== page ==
We are often lost upon arrival. Landmarks that attract us from a distance dissolve as we move towards them, akin to the way a face blurs and fractures into our periphery as we approach for a kiss. The conspicuousness of objects in a landscape serve as a guide pointing us in the direction of our course. The landscape perpetually disappears, moves away, overwhelms. One never really arrives. The memory of that perpetual moment is built upon, subtracted from, layered, manipulated, (re)lived and remembered over the years. In order to elucidate this notion, senses that may have been extinguished through the process of arriving are (re)kindled through the tenderness of change.
Memory tangles itself, it overlaps and forms a language of its own; its notion resists articulation and is inconceivable and placeless. A single frame is inadequate to (re)present the invisibility of emotions, especially when photography deals with what is visible. The fragmentation of photographs dissolves the objective form into a subjective experience. This act of deconstruction aims to pull apart and question our reality. We cannot go back in time, but we can return to the landscape in our memories; that is all we can possess, which in fact possesses us.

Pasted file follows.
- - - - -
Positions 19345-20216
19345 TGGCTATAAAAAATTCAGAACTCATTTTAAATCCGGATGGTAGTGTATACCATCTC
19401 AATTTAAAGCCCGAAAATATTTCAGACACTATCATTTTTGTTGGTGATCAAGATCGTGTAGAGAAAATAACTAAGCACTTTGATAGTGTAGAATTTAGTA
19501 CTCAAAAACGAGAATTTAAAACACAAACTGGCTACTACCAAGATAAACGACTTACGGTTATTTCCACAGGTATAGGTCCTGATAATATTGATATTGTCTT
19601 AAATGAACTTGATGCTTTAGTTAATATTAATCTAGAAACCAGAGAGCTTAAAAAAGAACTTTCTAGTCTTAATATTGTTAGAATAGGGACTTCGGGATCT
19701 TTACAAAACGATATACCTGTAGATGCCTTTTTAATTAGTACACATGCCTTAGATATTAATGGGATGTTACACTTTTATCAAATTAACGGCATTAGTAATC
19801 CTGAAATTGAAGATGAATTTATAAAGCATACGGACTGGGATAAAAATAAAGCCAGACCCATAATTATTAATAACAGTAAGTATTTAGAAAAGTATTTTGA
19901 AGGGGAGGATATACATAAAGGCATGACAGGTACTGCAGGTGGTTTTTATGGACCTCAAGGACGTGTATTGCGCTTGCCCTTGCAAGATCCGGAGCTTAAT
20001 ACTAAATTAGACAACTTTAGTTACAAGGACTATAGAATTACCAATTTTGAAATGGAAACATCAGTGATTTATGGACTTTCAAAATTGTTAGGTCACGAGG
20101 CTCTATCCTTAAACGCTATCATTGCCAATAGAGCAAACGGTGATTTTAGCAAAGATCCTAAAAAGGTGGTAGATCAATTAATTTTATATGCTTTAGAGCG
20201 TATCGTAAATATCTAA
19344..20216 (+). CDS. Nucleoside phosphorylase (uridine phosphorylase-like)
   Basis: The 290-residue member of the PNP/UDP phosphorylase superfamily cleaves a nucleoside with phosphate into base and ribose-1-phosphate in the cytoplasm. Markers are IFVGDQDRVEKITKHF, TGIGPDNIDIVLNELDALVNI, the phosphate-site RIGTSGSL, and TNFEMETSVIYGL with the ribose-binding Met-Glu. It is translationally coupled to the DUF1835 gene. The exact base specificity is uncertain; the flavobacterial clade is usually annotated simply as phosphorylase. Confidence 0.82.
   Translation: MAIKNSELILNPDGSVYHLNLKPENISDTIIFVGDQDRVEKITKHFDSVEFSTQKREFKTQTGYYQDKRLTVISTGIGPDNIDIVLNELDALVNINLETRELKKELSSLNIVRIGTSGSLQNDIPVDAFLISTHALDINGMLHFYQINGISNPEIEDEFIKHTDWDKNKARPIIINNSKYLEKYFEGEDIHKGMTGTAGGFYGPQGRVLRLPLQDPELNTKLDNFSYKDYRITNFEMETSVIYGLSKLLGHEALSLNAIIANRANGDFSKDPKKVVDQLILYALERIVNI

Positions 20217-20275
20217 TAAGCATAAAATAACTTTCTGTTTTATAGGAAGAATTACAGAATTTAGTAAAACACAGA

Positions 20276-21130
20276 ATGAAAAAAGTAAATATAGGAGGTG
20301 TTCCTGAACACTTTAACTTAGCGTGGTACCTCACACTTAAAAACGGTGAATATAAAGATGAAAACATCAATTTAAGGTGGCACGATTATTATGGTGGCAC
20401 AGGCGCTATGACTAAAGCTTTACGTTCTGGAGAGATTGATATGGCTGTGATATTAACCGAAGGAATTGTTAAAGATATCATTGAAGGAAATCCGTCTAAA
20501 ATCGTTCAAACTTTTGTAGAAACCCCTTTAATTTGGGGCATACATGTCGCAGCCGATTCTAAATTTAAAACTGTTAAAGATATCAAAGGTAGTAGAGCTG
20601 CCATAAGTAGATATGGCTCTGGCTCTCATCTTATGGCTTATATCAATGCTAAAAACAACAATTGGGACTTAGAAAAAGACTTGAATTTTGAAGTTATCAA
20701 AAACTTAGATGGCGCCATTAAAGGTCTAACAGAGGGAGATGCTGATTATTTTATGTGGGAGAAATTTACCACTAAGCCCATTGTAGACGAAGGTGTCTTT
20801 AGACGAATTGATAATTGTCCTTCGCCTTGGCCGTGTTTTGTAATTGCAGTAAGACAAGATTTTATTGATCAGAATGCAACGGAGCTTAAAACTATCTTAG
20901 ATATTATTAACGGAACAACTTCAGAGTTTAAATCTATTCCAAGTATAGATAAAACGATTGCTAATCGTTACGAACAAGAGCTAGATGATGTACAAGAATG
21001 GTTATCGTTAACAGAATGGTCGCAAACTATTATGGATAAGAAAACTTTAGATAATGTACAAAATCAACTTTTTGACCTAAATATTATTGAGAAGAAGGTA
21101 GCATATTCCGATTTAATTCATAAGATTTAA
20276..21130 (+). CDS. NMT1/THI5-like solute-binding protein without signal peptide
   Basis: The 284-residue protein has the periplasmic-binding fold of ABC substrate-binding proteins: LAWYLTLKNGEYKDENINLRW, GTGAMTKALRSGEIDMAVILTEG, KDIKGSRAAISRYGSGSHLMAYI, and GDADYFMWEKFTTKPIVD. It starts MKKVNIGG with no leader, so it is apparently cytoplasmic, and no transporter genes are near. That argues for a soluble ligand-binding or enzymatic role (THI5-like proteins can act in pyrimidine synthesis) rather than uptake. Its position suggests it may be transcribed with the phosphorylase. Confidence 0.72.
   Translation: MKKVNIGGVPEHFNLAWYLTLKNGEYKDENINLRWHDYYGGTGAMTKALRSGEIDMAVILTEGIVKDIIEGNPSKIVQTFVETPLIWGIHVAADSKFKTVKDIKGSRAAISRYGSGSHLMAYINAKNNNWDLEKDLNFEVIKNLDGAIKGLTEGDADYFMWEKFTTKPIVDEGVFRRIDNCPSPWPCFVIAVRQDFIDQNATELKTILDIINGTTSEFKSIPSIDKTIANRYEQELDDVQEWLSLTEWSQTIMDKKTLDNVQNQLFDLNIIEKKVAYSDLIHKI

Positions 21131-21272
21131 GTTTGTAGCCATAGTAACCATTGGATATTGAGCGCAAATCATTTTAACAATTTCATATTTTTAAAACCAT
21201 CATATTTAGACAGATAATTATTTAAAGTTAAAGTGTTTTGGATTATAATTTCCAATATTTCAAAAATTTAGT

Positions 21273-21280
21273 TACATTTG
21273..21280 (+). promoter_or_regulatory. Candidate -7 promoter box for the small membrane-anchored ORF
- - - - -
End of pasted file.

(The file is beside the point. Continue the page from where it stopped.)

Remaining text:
Jonathan Liu (b. 1993, Singapore) is a Visual Artist working primarily with photography within his practice. He is interested in the narratives formed through text and photographs. Drawn from his fascination of narratives and the relationship between the artist and the poet, his recent works attempt to mirror and question our reality through representation and fragmentation of the landscape. His work deals with concepts such as memory, post-memory and the search for the layers in-between with works having exhibited in the United Kingdom, China and Singapore. He graduated from London College of Communication with a Degree in Photography and is currently teaching in LASALLE College of the Arts, Singapore.